FIG. 1 illustrates a golf club of the present invention which has various component weights indicated by downward arrows;
FIG. 2 depicts a family of curves generated by plotting the counterweight added (in ounces) versus the location of the center of percussion of the golf club;
FIG. 3 is an enlarged fragmentary sectional view in elevation of the butt end of a golf club of the preferred embodiment showing an external counterweight attached to the club;
FIG. 4 is an enlarged fragmentary sectional view in elevation of the butt end of a modified golf club showing an internal counterweight added to the club as close to the butt end as possible;
FIG. 5 is an enlarged fragmentary sectional view in elevation of the butt end of another modification of the internal counterweight configuration of a golf club, with the counterweight added to a position intermediate of the butt end of the golf club and the pivot point of the golf club;
FIG. 6 is an enlarged fragmentary sectional view in elevation of a further modification of a golf club having an internal counterweight, with the counterweight located above the pivot point (near the butt end) and as close to the pivot point as possible;
FIG. 7 is an enlarged fragmentary sectional view in elevation of another modification of a golf club having a counterweight integrally formed with the grip;
FIG. 8 shows a baseball bat with a counterweight added to the handle end of the bat;
FIG. 9 illustrates a hammer with a counterweight added to its handle;
FIG. 10 depicts an axe having a counterweight added to its handle;
FIG. 11 is a front view in elevation of a tennis racket having a counterweight added to its handle;
FIG. 12 is a front view in elevation of a racquetball racket with a counterweight added to its handle;
FIG. 13A is a drawing of a weed cutter having a counterweight added to its handle; and
FIG. 13B is a drawing of another configuration of a weed cutter which also has a counterweight added to its handle.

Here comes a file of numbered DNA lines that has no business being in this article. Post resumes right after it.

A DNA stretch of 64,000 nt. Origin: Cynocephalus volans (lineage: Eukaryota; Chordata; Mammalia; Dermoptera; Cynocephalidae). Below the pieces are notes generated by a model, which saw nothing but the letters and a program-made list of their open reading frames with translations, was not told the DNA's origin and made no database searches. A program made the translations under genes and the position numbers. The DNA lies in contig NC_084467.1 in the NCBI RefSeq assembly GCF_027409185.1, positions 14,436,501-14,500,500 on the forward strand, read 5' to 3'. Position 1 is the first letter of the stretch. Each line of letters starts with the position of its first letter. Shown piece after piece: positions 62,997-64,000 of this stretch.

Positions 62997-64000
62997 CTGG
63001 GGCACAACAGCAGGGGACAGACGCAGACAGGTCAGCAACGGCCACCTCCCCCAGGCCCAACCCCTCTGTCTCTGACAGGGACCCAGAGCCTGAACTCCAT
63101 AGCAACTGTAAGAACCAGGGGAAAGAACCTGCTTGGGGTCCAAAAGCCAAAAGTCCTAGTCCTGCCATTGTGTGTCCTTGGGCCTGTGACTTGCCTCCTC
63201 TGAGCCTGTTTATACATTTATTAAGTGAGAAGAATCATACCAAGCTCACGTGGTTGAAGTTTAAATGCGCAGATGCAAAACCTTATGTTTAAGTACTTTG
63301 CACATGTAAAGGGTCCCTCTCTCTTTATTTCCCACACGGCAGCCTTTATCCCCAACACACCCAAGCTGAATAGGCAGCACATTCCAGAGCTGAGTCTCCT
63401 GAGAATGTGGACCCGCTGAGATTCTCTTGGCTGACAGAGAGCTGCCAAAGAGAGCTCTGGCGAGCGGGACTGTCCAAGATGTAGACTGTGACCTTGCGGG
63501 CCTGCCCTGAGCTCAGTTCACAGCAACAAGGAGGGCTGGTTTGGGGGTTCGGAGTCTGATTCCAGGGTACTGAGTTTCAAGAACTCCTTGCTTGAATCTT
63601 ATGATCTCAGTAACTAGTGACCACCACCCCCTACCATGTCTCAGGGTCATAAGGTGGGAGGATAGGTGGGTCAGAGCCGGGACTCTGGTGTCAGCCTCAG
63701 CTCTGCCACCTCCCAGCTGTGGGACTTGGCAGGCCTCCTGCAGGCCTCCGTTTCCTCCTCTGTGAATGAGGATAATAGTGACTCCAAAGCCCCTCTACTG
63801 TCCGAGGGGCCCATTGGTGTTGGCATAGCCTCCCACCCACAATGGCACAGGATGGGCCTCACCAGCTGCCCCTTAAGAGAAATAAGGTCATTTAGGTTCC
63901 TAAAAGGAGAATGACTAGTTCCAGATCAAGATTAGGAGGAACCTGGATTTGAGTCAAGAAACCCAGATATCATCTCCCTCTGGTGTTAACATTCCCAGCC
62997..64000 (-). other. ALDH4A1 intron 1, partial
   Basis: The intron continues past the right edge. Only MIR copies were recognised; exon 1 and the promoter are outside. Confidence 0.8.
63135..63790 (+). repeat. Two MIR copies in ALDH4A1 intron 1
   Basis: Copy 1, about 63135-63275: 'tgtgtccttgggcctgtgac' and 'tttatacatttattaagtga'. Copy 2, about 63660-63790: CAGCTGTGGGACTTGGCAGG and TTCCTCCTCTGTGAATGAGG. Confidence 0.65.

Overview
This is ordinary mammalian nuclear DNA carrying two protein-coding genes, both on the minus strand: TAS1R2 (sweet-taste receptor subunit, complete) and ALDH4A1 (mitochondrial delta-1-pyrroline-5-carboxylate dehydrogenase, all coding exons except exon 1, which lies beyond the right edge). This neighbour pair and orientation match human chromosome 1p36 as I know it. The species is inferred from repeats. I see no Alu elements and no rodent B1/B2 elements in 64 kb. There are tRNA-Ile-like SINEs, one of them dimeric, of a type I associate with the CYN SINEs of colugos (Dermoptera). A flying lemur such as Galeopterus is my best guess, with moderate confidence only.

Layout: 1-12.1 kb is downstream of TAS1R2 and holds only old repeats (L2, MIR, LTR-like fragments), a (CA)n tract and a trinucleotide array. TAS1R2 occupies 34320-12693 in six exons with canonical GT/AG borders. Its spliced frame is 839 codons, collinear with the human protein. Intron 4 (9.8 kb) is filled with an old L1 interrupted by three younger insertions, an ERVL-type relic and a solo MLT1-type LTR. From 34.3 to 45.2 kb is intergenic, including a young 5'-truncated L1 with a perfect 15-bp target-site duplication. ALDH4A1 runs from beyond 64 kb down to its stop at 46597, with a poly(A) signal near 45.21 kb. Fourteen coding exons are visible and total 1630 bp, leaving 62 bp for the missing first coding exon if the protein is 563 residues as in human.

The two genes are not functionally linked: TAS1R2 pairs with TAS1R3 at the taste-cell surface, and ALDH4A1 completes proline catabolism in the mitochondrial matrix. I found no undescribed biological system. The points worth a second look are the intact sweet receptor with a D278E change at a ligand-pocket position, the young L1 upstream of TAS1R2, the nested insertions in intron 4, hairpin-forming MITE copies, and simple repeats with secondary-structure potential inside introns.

The preferred embodiment of the present invention is shown in FIG. 1 and comprises a golf club 12 having a grip 14, a shaft 16, and a clubhead 18. Golf club 12 has a butt end 20 which is the end opposite clubhead 18. Club 12 also has an external counterweight 22 at the butt end 20. The counterweight 22 is located above pivot point 24 of club 12 so as to increase the pendulum length of the club sufficiently to position the center of percussion 26 in the clubhead 18. Pivot point 24 is that point about which the club 12 rotates, or pivots, as the club is swung by the golfer (not shown). The pivot point 24 may vary from one golfer to the next and is dependent upon the hand positions of the golfer. For purposes of illustration, pivot point 24 has been arbitrarily positioned five inches from the butt end 20 of the club 12 in this patent application. As a practical matter, most golfers have a pivot point which closely approximates this position (about five inches from butt end 20).
The method for getting the center of percussion 26 into the clubhead 18 is as follows. As additional counterweight 22 is added to the butt end 20, the pendulum length of the club 12 increases. The amount of counterweight 22 is adjusted so that the pendulum length is made to be equal to the distance between pivot point 24 and the center of clubhead 18; when this quantity of counterweight 22 has been added, the center of percussion 26 is located in the center of clubhead 18 as illustrated in FIG. 1. A more specific example follows: